|Nationality, Immigration and Asylum Bill
Mr. Hughes: I wish to check what the Minister said. Let us suppose that a person had been here for only a year, and that he was a spouse. Would he have to wait a little longer before applying for naturalised status?
Angela Eagle: Yes.
Simon Hughes: If we could proceed as we have done so far for the remaining clauses, I am sure that you, Mr. Ilsley, and everyone else will be pleased. I look forward to the revised and no doubt hugely improved version of the Bill. I beg to ask leave to withdraw the amendment.
Amendment, by leave, withdrawn.
Mr. Malins: I beg to move amendment No. 24, in page 2, line 18, at end insert—
The Chairman: With this it will be convenient to take amendment No. 48, in page 2, line 23, at end insert—
Mr. Malins: We are on similar territory to that dealt with by the previous amendments. Like the hon. Member for Southwark, North and Bermondsey, I am grateful to the Immigration Advisory Service for its help with the amendment. We shall not press it to a Division. Current nationality law allows a spouse to apply for naturalisation after having lived legally in the United Kingdom for three years. The amendment would allow a spouse who has been in the United Kingdom for three years exemption from the language test—as at present—on the basis that, after such a time, it is expected that a spouse would be sufficiently integrated into the community of the spouse, who is a British citizen. My question concerns the evidence to show that spouses of British citizens have not integrated. The amendment is a somewhat convoluted way of keeping the status quo for spouses.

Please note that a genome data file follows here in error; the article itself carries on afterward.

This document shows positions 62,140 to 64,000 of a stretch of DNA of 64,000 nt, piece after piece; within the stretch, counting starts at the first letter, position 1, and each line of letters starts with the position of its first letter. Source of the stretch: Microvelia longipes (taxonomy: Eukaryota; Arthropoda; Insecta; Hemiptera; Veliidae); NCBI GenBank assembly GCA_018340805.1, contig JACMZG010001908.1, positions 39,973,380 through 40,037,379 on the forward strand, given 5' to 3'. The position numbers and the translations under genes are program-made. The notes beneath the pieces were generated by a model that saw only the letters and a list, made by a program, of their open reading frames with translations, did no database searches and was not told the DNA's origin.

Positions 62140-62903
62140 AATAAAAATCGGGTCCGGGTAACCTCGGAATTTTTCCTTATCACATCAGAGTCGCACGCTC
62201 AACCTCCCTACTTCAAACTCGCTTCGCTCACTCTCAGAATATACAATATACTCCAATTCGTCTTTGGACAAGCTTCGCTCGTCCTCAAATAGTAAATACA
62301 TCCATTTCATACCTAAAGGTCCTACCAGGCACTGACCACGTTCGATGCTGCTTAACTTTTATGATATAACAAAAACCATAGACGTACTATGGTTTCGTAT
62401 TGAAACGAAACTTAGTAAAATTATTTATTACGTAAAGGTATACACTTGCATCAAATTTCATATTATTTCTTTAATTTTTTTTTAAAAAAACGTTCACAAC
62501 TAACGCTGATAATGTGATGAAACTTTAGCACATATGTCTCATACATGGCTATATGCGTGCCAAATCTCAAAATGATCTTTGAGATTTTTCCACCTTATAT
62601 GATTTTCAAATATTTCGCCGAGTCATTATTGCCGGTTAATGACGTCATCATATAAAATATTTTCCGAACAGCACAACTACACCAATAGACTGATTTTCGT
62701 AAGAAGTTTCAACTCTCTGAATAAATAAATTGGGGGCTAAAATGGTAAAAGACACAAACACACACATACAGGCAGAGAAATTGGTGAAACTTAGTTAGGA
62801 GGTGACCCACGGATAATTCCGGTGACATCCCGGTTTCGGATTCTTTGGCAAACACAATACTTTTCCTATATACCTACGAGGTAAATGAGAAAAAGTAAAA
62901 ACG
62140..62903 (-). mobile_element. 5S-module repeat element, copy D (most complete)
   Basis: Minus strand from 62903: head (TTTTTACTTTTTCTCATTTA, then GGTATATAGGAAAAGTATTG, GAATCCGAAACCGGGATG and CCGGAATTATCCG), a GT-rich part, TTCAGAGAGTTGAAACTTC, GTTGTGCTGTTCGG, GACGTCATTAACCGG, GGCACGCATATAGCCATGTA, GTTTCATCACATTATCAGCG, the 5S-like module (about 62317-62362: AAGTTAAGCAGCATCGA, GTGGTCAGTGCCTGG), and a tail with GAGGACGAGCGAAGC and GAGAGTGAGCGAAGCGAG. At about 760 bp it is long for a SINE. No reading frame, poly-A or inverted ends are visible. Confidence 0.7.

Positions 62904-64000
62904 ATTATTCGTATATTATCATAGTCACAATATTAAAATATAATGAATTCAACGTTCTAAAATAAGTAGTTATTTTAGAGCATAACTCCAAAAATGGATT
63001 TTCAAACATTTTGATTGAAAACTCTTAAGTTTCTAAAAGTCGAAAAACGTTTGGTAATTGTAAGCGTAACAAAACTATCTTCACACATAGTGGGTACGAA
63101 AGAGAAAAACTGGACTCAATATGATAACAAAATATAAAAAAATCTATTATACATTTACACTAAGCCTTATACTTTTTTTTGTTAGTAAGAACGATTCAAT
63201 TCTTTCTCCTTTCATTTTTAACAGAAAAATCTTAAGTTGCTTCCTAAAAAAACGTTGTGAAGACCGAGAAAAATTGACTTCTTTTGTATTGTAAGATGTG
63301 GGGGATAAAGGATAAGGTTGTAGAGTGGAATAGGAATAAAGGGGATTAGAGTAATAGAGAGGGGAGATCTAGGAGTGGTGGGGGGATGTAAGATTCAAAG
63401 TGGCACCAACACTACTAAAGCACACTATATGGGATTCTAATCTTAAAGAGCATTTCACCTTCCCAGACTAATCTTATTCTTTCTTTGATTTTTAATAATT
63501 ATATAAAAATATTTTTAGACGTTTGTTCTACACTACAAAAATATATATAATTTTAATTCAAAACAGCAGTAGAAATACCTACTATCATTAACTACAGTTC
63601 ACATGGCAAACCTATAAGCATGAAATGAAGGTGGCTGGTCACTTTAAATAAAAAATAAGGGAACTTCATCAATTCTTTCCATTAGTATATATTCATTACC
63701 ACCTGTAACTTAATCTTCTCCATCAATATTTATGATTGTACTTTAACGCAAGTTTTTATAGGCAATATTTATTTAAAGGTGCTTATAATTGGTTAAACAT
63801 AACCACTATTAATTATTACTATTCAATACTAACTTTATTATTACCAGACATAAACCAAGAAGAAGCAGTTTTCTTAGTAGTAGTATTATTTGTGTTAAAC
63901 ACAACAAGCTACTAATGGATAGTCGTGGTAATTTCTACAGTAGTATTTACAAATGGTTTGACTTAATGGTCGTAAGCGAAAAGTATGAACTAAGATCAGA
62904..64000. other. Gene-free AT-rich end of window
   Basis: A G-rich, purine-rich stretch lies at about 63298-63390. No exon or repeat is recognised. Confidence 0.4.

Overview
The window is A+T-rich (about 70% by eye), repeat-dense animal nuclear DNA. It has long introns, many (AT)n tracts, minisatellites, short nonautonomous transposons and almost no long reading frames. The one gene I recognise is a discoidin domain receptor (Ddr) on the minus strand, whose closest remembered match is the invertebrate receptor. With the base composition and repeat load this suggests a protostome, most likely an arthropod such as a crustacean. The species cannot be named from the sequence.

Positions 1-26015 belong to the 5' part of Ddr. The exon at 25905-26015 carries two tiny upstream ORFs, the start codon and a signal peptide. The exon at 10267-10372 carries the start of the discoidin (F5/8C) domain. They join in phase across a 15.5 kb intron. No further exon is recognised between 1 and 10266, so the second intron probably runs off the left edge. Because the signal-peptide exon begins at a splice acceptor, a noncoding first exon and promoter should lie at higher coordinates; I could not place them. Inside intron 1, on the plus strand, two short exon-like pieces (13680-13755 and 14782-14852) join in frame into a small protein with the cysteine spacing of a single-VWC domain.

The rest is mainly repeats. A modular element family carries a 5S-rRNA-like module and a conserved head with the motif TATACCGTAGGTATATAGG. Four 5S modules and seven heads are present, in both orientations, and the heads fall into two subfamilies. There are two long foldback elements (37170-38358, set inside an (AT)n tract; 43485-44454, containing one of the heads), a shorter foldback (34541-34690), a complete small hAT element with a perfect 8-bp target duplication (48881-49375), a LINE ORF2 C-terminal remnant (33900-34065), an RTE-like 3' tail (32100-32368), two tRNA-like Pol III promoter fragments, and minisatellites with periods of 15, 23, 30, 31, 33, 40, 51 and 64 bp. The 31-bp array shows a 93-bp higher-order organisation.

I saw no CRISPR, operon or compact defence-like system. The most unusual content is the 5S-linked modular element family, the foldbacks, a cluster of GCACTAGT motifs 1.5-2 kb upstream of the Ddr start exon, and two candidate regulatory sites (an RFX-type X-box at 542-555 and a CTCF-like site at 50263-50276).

Angela Eagle: I am sorry that I shall have to disappoint the hon. Gentleman. The run of good luck that started under clause 2 has come to an abrupt end. We cannot accept the amendment, because it would disapply the clause that requires the inclusion of spouses in the English test and the test of knowledge of life in the United Kingdom. Thus, it would disapply the provision for some spouses of British citizens, but not others. It would be divisive, and some spouses of British citizens would be subject to the requirement while others would not. It would also be anomalous, because it would leave spouses applying for naturalisation as British overseas territory citizens subject to the language requirement, but not those who were married to British citizens.
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We do not consider that there is a justification for continuing to exclude the spouses of British citizens from the knowledge of English requirement or from making them subject to the knowledge of the United Kingdom society requirement, which will apply to non-spouses. The clause is a genuine attempt to be helpful, not to say that spouses of British citizens have not integrated or that there is a problem with them. It is intended simply to give them the same opportunities as everyone else has to do the courses intended for their benefit. That is the principle behind the changes in the clause, which for the first time covers spouses. It is not one from which I or the Government want to walk away, but one to which we are committed. I hope that the hon. Gentleman will accept that that is the Government's position and withdraw the amendment.